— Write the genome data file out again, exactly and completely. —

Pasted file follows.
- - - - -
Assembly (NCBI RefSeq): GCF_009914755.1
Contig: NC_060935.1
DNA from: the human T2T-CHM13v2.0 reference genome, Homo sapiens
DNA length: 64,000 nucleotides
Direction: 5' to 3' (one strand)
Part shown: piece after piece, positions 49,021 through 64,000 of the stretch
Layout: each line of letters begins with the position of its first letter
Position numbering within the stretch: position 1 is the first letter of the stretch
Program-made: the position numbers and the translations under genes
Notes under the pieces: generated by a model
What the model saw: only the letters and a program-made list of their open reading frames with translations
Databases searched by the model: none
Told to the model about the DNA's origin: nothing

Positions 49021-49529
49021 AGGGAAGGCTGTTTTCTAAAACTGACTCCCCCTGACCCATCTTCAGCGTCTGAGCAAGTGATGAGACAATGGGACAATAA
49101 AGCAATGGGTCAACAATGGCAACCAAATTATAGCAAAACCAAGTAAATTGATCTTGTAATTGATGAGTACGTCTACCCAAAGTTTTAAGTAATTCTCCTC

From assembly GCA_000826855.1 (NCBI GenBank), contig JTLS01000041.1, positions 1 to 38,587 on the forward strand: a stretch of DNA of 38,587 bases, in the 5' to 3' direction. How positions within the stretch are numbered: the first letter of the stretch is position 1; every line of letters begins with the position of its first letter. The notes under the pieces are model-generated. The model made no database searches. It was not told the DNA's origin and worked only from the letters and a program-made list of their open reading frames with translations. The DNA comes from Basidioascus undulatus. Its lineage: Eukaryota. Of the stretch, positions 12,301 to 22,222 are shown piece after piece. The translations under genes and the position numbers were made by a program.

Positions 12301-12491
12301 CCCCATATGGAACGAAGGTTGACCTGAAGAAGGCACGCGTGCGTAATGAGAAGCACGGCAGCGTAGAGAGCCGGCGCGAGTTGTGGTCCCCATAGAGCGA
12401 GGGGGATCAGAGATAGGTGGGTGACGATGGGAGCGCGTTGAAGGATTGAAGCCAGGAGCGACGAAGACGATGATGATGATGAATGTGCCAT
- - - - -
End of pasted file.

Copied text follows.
Assembly (NCBI RefSeq): GCF_009914755.1
Contig: NC_060935.1
DNA from: the human T2T-CHM13v2.0 reference genome, Homo sapiens
DNA length: 64,000 nucleotides
Direction: 5' to 3' (one strand)
Part shown: piece after piece, positions 49,021 through 64,000 of the stretch
Layout: each line of letters begins with the position of its first letter
Position numbering within the stretch: position 1 is the first letter of the stretch
Program-made: the position numbers and the translations under genes
Notes under the pieces: generated by a model
What the model saw: only the letters and a program-made list of their open reading frames with translations
Databases searched by the model: none
Told to the model about the DNA's origin: nothing

Positions 49021-49529
49021 AGGGAAGGCTGTTTTCTAAAACTGACTCCCCCTGACCCATCTTCAGCGTCTGAGCAAGTGATGAGACAATGGGACAATAA
49101 AGCAATGGGTCAACAATGGCAACCAAATTATAGCAAAACCAAGTAAATTGATCTTGTAATTGATGAGTACGTCTACCCAAAGTTTTAAGTAATTCTCCTC

From assembly GCA_000826855.1 (NCBI GenBank), contig JTLS01000041.1, positions 1 to 38,587 on the forward strand: a stretch of DNA of 38,587 bases, in the 5' to 3' direction. How positions within the stretch are numbered: the first letter of the stretch is position 1; every line of letters begins with the position of its first letter. The notes under the pieces are model-generated. The model made no database searches. It was not told the DNA's origin and worked only from the letters and a program-made list of their open reading frames with translations. The DNA comes from Basidioascus undulatus. Its lineage: Eukaryota. Of the stretch, positions 12,301 to 22,222 are shown piece after piece. The translations under genes and the position numbers were made by a program.

Positions 12301-12491
12301 CCCCATATGGAACGAAGGTTGACCTGAAGAAGGCACGCGTGCGTAATGAGAAGCACGGCAGCGTAGAGAGCCGGCGCGAGTTGTGGTCCCCATAGAGCGA
12401 GGGGGATCAGAGATAGGTGGGTGACGATGGGAGCGCGTTGAAGGATTGAAGCCAGGAGCGACGAAGACGATGATGATGATGAATGTGCCAT